I take the floor on behalf of Chile, New Zealand, Nigeria, Switzerland and Malaysia - our current co-ordinator who unfortunately cannot be here today due to their chairmanship of the Third Committee - on the issue of decreasing the operational readiness of nuclear weapons systems.
Since 2007 our countries have called for action to address the significant numbers of nuclear weapons that remain today at high levels of readiness. Our countries believe there is an urgent need for action to address this situation.
It remains of deep and abiding concern to us that twenty years after the end of the Cold War, doctrinal aspects from that era – such as high alert levels – are perpetuated today. While the tensions that marked the international security climate during the Cold War have lowered, corresponding decreases in the alert levels of the arsenals of the largest nuclear-weapon states have not been forthcoming.
We welcome the lower levels of alert adopted by some nuclear-weapon States. As with all other nuclear disarmament measures, it is the view of our Group that steps to decrease the operational readiness of nuclear weapons should be irreversible, transparent and verifiable.
We welcome recent reductions in the numbers of nuclear weapons. What is also required is increased recognition that the high level of alert of those nuclear weapons that remain is disproportionate to the current strategic situation and that steps should be taken to address this inconsistency. We are disappointed that recent reviews of nuclear doctrine have not resulted in lowered levels of alert. We are encouraged, however, that the door has been left open for further work in this area and look forward to receiving an update on how this work is progressing.
We note the recognition of last year’s NPT Review Conference of the issue of de-alerting and welcome the commitment by the nuclear-weapon States to “consider the legitimate interest of non-nuclear weapon States in further reducing the operational status of nuclear weapons systems” on which they are to report on in 2014. Reports in the interim on how this work is progressing would be most welcome and we will be pursuing updates at the preparatory committee meetings during the forthcoming NPT review cycle. We believe it is of utmost importance to achieve greater transparency levels than exist at the moment with regard to such military doctrines. We view progress in this regard as a major task for the years ahead which could facilitate further reductions of alert levels.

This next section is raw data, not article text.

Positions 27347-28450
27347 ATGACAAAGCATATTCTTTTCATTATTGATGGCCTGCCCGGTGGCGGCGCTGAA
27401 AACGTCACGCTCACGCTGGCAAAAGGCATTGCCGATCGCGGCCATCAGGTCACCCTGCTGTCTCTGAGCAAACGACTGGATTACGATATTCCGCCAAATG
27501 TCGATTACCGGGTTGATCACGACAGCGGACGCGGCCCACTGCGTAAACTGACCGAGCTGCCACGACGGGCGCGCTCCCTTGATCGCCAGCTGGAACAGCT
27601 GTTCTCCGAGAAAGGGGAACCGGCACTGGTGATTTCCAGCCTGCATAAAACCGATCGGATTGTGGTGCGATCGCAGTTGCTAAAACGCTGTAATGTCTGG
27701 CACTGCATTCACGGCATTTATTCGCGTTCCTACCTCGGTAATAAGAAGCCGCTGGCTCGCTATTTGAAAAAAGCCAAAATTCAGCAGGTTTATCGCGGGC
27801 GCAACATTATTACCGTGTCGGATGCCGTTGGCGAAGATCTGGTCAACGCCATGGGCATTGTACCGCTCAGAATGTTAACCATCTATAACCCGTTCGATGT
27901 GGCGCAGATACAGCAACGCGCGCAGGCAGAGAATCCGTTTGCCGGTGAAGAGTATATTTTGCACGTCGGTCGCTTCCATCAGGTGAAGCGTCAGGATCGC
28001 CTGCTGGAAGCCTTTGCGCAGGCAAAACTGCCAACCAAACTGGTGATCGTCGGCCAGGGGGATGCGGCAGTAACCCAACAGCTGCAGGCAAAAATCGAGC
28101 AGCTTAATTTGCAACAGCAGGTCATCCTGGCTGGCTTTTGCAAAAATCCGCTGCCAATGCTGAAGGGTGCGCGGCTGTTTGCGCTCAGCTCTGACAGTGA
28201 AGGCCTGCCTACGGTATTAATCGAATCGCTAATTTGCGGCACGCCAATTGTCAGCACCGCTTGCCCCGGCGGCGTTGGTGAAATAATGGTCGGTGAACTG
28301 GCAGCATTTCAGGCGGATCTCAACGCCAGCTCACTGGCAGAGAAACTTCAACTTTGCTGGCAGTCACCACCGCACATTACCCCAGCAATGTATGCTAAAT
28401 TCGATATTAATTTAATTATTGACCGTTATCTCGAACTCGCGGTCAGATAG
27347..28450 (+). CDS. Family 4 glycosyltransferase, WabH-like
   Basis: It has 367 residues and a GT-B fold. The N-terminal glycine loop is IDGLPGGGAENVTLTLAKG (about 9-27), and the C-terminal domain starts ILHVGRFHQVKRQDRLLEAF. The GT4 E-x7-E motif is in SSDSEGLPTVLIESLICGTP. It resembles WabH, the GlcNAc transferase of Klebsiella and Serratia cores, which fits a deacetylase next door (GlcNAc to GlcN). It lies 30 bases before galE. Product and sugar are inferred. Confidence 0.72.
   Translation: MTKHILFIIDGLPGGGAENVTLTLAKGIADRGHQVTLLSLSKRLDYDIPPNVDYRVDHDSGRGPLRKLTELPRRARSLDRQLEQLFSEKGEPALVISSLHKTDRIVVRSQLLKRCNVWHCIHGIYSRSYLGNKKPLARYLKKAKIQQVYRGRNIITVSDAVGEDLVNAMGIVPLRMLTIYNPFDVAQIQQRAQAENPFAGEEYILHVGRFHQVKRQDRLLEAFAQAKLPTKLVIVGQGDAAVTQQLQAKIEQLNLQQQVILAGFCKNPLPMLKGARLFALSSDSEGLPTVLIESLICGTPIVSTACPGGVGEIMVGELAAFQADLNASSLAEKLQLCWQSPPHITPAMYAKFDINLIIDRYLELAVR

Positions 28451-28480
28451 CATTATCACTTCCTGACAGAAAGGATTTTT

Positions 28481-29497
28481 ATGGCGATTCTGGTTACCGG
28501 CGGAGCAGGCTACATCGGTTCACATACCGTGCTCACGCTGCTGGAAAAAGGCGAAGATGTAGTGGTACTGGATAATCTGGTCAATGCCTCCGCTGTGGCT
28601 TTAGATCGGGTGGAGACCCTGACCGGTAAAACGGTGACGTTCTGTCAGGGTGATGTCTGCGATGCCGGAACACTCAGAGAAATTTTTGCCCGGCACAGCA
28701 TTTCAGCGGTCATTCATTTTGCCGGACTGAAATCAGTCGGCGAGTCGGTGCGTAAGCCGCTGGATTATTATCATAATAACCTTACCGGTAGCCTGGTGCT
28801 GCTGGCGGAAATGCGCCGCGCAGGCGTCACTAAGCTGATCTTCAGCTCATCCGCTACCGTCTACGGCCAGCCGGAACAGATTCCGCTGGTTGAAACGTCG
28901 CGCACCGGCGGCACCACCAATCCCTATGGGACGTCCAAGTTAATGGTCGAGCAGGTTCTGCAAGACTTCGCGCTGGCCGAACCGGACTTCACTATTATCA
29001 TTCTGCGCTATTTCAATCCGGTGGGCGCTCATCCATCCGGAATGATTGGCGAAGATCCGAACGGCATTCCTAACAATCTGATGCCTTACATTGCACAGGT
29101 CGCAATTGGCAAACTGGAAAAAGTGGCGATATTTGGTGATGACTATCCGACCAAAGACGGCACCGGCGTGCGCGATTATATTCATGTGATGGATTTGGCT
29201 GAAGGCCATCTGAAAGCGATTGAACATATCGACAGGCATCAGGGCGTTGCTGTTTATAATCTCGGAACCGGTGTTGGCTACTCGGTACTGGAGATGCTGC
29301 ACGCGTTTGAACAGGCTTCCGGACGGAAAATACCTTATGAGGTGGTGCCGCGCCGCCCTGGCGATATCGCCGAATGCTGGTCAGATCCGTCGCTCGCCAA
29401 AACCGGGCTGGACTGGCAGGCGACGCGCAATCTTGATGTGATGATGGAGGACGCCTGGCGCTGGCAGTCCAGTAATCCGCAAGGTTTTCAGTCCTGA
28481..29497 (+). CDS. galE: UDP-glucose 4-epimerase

We have also taken heart from the recommitment contained in the Action Plan by the nuclear-weapon States to accelerate concrete progress on the steps leading to nuclear disarmament contained in the 2000 NPT outcome document given the strong reference in that document for action on operational readiness.
A lowered operational readiness of nuclear weapon systems would represent an important interim step towards a nuclear-weapon-free world. It would demonstrate a palpable commitment to a diminishing role for nuclear weapons. In addition, steps to lengthen the decision-making “fuse” for the launch of any nuclear attack would minimise the risk of unintentional or accidental use.
We are keen to capitalise on changes in the global security environment since the end of the Cold War. The adversarial relationships of those bleak times are clearly behind us and the threat of a conflict among major powers has become remote. Against this backdrop, the rationale for high-alert levels has lost its salience.
Our countries have presented a resolution on this issue to previous sessions of the General Assembly. While we remain committed to the operational readiness issue, we will not be tabling a resolution this year. Rather, we will be looking ahead to the forthcoming review cycle of the NPT, starting with next year’s preparatory committee meeting in Vienna, and measuring progress in that context. We will be putting forward a paper for discussion next year that canvasses the substantive arguments in favour of lowering the operational readiness of nuclear arsenals – as well as considering the full range of steps available in the multilateral political process to take the issue forward.
We will spare no efforts in advocating for progress towards lowering operational readiness in all relevant fora, including at the General Assembly, and will look to revisit our resolution next year.